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Aphaeresis Engulfs Tsunami

Every language has what are called morpheme structure rules. These are generalizations about what combinations of sounds are permitted in certain positions––initial, medial, and final. Some clusters of sounds that are permitted across morpheme and word boundaries are not permitted in word-initial or word-final position. Exceptions may be restricted to foreign borrowings. In English, accordingly, the combination ts- only occurs word-initially in borrowings such as tsetse fly. But because this cluster does not conform to native morpheme structure in word-initial position, it tends to get simplified in the speech of persons who cannot or choose not to make the phonetic effort to pronounce an unusual cluster, and the first consonant is elided in a process that is called by the technical term APHAERESIS. Thus ts > s.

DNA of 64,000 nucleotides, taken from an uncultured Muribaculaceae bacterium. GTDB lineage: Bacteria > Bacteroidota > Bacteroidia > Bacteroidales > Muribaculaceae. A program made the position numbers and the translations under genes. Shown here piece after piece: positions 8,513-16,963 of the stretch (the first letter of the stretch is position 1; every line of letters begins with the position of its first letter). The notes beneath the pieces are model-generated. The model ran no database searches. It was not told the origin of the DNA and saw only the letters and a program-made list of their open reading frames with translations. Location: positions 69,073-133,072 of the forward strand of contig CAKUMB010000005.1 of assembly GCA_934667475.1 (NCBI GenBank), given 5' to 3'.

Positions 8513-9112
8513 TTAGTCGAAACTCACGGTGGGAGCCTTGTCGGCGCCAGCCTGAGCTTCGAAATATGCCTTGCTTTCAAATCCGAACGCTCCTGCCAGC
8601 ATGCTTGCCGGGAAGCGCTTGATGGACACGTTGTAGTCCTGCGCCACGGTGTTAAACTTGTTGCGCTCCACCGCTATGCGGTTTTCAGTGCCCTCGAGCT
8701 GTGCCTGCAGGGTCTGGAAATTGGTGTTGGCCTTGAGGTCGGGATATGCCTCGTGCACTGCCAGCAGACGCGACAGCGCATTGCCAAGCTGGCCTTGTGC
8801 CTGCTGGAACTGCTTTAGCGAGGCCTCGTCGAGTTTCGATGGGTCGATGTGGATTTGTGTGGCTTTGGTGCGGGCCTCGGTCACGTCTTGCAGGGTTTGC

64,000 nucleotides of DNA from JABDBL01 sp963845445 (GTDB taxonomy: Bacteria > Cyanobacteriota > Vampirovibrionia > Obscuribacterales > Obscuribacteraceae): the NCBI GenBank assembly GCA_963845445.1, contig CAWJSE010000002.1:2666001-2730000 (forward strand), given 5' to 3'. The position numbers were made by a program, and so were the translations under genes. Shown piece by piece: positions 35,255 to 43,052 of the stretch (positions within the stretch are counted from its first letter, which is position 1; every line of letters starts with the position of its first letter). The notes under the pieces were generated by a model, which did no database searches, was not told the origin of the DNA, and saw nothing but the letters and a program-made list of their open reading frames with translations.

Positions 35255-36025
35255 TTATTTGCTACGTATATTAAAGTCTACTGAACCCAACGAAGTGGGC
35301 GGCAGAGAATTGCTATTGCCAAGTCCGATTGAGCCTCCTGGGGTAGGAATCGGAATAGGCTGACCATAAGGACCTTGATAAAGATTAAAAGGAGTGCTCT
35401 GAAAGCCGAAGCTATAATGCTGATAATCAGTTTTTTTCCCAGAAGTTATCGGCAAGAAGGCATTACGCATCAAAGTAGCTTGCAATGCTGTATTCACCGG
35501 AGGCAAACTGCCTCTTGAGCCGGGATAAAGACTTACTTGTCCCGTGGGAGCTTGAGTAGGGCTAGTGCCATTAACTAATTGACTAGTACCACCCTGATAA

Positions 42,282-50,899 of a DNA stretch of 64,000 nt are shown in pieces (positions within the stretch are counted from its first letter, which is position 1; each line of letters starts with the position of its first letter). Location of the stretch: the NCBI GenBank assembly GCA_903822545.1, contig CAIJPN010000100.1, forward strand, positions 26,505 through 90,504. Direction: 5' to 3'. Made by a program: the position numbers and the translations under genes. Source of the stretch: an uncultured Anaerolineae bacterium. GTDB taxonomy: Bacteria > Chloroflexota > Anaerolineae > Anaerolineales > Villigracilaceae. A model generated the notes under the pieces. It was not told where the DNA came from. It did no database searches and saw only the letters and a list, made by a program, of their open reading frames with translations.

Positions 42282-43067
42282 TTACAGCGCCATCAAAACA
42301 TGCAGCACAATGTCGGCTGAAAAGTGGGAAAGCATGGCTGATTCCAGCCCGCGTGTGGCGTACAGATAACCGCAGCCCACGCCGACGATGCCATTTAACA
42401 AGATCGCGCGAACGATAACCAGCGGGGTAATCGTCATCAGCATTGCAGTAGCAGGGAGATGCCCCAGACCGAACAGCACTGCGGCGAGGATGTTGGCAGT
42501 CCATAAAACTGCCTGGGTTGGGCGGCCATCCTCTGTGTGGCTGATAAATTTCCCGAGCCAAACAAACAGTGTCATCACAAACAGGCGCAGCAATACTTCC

A contemporary illustration of aphaeresis in English is provided by the word tsunami ‘tidal wave’, which has been borrowed from Japanese. While the initial cluster ts- is completely regular in the donor language, it contravenes the rules of English, thereby lending itself to simplification as [sunámi], a pronunciation commonly heard  these days––alongside the non-aphaeretic [tsunámi]––with reference to the recent catastrophe in Japan. Why the second member of the cluster and not the first is elided can be accounted for by the general rule pertaining to initial clusters in English whereby it is always the first and not the second member in this position, as in the pronunciation of words like knight, gnat, psychology, phthisis, etc., whose Old English pronunciation, resp. that in the donor language, involves an initial (unsimplified) cluster.

MICHAEL SHAPIRO

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